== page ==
• Museums Bet on Super Bowl XLIX Word

    Seattle Art Museum vs. Clark Art Institute

    By: Charles Giuliano - Jan 29th, 2015

    Against all odds two major museums are placing high stakes bets on the outcome of the pending Super Bowl XLIX. Reflecting the Seahawks vs. The Patriots it seems that the Seattle Art Museum and Clark Art Institute are wagering on the outcome. The winner of the West Coast or New England team will win an all expenses included, three month loan of a major work of art. If the Patriots win "Puget Sound on the Pacific Coast" from 1870 by Albert Bierstadt will be shipped to the Clark. Should Seattle win Winslow Homer’s masterpiece, "West Point, Prout's Neck" will be headed West. It's a win win for both football fans and art lovers.

  • David Alan Anderson as The Giver Theatre

    The Indiana Repertory Theatre to February 21

    By: Melissa Hall - Jan 30th, 2015

    “The Giver” tells the story of a perfect world, where no one needs to make decisions because you know exactly what you are supposed to do every day. What seems innocent and friendly at first takes on a sinister atmosphere as we learn more about the rules of their world. Each chime heightens the tension as Jonas begins to question the world around him.

  • Ildar Abdrazakov Seduces Carnegie Music

    Superb Mzia Bakhtouridze at the Piano

    By: Susan Hall - Jan 30th, 2015

    Ildar Abdrazakov made his Carnegie Hall debut in a program that would test any singer's mettle. The evening's pro0gram was divided into two parts. In the first, Glinka, Tchaikovsky and Mussorgky provided a pot pourri of songs and arias that often echoed the keys and tones of the Volga Boat song. Very Russian in color. Sometimes surprisingly un-Russian in brightness and lightness.

  • The Interview BFD Film

    Cutting Kim Jong-un a New One

    By: Charles Giuliano - Jan 31st, 2015

    As a teenager I read the books and watched the movies banned by the Catholic Church. It served as a kind of entertainment guide. That was pretty much the motive in seeing The Interview. It pissed off North Korean dictator Kim Jong-un. That led to hacking Sony Pictures which chickened out on and then fudged its release. Curious about the threats and hype we watched it on Netflix. Yawn.

  • Super Bowl Inspired Fast Eddy Opinion

    Arts Critic Reveals Passion for Sports

    By: Edward Rubin - Jan 31st, 2015

    As a critic and journalist New York based Edward Rubin, known to friends and colleagues as Fast Eddy, has a finger in many pies. On the eve of the Super Bowl he reveals a deep and abiding love of sports. Much of this passion was inherited from his sporting father. Hey, who knew?

  • CV Rep Production Focuses on Age and Wisdom Theatre

    Having Our Say: The Delany Sisters’ First Hundred Years,

    By: Jack Lyons - Jan 30th, 2015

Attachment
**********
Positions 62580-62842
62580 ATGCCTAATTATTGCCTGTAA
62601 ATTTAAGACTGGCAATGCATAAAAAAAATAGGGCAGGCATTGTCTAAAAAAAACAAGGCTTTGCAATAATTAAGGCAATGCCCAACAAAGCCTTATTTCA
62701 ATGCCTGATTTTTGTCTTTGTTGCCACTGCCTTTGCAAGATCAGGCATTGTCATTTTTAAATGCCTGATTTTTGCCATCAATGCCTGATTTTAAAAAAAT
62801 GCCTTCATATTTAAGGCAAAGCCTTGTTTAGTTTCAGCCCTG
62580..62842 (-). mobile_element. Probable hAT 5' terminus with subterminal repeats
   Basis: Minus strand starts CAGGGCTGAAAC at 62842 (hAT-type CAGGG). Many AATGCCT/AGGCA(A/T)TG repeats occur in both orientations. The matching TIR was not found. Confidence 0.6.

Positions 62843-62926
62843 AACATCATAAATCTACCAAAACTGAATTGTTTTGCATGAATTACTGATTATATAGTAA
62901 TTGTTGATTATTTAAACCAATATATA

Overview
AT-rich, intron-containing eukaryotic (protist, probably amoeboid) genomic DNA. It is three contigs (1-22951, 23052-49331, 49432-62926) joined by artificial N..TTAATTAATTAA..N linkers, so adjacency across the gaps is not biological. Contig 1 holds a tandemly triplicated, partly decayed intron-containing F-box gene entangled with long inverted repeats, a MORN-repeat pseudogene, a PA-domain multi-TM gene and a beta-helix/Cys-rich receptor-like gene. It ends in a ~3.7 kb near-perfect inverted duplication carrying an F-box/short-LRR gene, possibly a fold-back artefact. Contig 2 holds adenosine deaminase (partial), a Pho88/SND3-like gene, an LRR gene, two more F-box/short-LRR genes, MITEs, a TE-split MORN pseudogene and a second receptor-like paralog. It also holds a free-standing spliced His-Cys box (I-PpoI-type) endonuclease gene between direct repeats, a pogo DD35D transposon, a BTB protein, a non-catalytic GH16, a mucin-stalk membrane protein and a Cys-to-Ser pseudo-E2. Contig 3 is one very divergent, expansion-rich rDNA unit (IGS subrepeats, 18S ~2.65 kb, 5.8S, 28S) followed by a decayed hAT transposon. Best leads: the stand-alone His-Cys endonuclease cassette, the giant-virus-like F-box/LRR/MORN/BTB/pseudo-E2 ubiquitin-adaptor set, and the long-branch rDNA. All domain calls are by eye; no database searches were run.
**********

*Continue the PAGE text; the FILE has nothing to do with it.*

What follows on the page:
The play by Emily Mann presents a tender oral history life story of the real-life Delaney sisters of Raleigh, North Carolina, who share their observations, experiences, anecdotes and memories of two lives fully lived in the time of Jim Crow law in the South; who then moved to the North, settling in New York City first in a vibrant Harlem and then into the white suburb of Mount Vernon. It’s a remarkable journey and story of sisters who never married and reached 100 plus.

  • A Perfect Future At SpeakEasy Stage Theatre

    30something Angst in the 21st Century

    By: Mark Favermann - Jan 13th, 2015

    A Play of 21st Century manners, A Perfect Future tells the story of Claire and Max finding their values put to the test. When their best friends Alex and Elena announce they are having a baby, things begin to unravel in their perfect world. Claire is climbing the corporate ladder in advertising, while her husband Max is a puppeteer for PBS. With friends entering into parenthood, they begin to ask themselves who they are and where they are going so fast. And what happened to the indie-rock kids that hated everything their parents believed in?

  • Michael Keaton in Birdman Film

    Is Riff of Holywood on Broadway Oscar Bound

    By: Jack Lyons - Jan 11th, 2015

    “Birdman”, like last years’ Oscar Winner “Dallas Buyers Club” features a character I didn’t much care for, but I sure did enjoy and admire the performance of its star Matthew McConaughey, who walked off with a much deserved Oscar statuette by playing a flawed character. It’s a strong possibility that Michael Keaton, another flawed character-study, will do the same?

  • Oscar Bound American Sniper Takes Hits Film

    Doves and Hawks Debate Clint Eastwood Film

    By: Charles Giuliano - Jan 21st, 2015

    From rodeo rider in Texas to sniper Bradley Cooper is superb in depicting the nuances of Chris Kyle who holds the record with 160 confirmed kills as an American Sniper. After 9/11 there was a rush to take the battle to the terrorists who attacked America. As the war dragged on with staggering cost and loss of life it grew ever less acceptable to the American people. Director Clint Eastwood again polarizes a nation divided into hawks and doves. Was Kyle a hero and defender of freedom or, as Michael Moore has stated, a "coward" and sanctioned serial killer?

  • The Imitation Game Nominated for Eight Oscars Film

    Benedict Cumberbatch Captivating as Alan Turing

    By: Charles Giuliano - Jan 25th, 2015

    Because of the Official Secrets Act it would be decades before the efforts of 10,000 at top secret Bletchley Park would be revealed. Primarily through the genius of the brilliant, tormented Alan Turning they succeeded in cracking the seemingly impossible 159 million daily variations of the Enigma code machine. Convicted of Gross Indecency Turing was alleged to take his life after a year of court imposed chemical castration.

  • East Boston Blizzards Word

    Old Chairs Mark the Spots

    By: Charles Giuliano - Jan 26th, 2015

    Parking in Boston neighborhoods is always tough. During winter blizzards it escalates from brutal to deadly. Think twice before you move someone's chair. Even in summer with no snow in site.

  • Elevators and the Old Elbtunnel at Hamburg Harbor Word

    Poems in English and German